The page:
Our Calf strain rehabilitation program has been designed by elite level Sports Physiotherapist Phil Pask. It is based on what an elite athlete would do and adapted for people of all ages and abilities.
How does the program work?
The program is based around 4 phases with an aditional 5th injury prevention/mitigation phase.
It is criteria based rather than timeline based. At each stage you need to reach specific critera before moving onto the next level. Our progress check quizzes help you decide when it is safe to move on or if you need to remain at the current stage bit longer.
Phase 1 begins immediately after injury and can last from 48 hours to 2 weeks or more depending on how bad your injury is.
The aim of phase 1 is to reduce pain, inflammation, and swelling as well as protect the tissue from re-injury and delaying recovery.
The aim of phase two is to safely get to a stage where the injury site is strong enough to withstand functional loading such as a single leg heel raise, step up and downs, or cycling without the risk of re-injury.
This not only includes progressive loading of the calf but also the restoration of function in the ankle, knee, and hip, concentrating not only on strength but also movement control and balance.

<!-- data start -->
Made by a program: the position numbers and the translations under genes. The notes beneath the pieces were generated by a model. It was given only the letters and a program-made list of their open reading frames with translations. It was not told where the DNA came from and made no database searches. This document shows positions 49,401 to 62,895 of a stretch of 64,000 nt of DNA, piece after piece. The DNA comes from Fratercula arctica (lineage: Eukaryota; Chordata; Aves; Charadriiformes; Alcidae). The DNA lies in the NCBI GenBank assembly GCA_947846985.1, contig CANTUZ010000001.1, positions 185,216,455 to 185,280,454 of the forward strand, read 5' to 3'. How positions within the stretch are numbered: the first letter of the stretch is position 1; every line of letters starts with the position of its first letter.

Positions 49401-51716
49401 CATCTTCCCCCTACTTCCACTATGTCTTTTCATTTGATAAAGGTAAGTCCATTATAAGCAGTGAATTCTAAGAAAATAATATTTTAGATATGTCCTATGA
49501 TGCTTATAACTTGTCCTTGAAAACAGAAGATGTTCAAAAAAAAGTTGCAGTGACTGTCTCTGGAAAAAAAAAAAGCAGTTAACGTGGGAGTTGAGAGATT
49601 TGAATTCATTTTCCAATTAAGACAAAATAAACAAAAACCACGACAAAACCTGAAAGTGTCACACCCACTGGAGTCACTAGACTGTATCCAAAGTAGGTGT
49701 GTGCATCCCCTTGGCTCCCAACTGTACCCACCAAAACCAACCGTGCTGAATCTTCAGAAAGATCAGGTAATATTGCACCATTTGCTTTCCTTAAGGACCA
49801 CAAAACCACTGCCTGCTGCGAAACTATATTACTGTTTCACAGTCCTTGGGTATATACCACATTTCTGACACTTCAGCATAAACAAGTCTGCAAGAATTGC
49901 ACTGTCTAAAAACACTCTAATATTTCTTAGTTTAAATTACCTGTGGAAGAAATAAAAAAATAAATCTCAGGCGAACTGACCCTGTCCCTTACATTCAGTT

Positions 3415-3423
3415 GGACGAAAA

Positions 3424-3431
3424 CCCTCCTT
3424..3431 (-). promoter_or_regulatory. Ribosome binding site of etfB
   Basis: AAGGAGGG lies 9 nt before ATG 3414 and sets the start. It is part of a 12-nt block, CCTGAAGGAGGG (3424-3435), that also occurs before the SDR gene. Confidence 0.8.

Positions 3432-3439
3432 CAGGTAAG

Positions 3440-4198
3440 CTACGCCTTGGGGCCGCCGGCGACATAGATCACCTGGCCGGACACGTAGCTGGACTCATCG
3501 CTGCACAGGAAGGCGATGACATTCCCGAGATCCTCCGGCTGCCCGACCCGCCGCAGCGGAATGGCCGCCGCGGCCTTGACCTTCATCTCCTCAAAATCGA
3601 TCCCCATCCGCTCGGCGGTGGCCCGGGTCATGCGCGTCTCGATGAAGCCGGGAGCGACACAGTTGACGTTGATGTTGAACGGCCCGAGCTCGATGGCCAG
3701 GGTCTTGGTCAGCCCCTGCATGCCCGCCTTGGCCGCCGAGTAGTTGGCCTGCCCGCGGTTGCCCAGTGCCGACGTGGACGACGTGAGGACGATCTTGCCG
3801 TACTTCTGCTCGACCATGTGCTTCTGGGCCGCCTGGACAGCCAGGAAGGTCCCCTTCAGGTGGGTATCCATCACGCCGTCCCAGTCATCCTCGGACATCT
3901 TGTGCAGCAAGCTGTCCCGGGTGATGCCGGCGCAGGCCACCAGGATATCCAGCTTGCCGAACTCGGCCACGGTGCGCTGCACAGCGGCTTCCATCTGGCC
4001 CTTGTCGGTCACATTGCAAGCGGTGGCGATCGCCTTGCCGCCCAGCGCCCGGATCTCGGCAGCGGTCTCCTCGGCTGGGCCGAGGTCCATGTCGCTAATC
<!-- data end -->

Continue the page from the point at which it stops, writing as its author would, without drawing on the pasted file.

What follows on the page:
The aim of phase 3 of our Calf strain rehabilitation program is to strengthen the injured muscle sufficiently to safely progress to dynamic and more explosive movements such as hopping, jumping, and running.
This means adding load to the calf and speeding up movement patterns.
Although by now you will be feeling pretty good, it is important to complete this phase. This is the end stage where we focus even more on sports-specific type exercises with higher, more unpredictable loads.
If you skip phase 4 you may run the risk of re-injury. Treatment is less important now and the emphasis is on exercises.
Phase 5 Calf strain rehabilitation
Phase 5 is aimed at preventing re-injury. We would suggest that you use the next 6 weeks to monitor the effect of loading on your calf.
In order to mitigate against future injury or re-injury, you may need to keep a check on your volume of training whist maintaining your basic strength exercises a couple of times a week.
Calf Strain rehabilitation program exercises
The program includes over 80 exercises which we have separated into the following categories:
Mobility & stretching
These exercises are aimed at maintaining normal joint range of movement in the ankles, hips and knees, as well as the calf muscles themselves.
These are designed to keep the muscles firing and toned. In particular the hip and gluteal muscles, important for later in the Calf strain rehabilitation program.
This is where the main calf muscle strengthening is done. Strengthening exercises become progressively more difficult and sports related as you progress.
These exercises focus on co-ordination and proprioception. They include balance exercises which become progressively more difficult throughout the phases.
Functional exercises are sports or activity related and begin with simple walking/running technique drills and progress through to more advanced agility and speed exercises.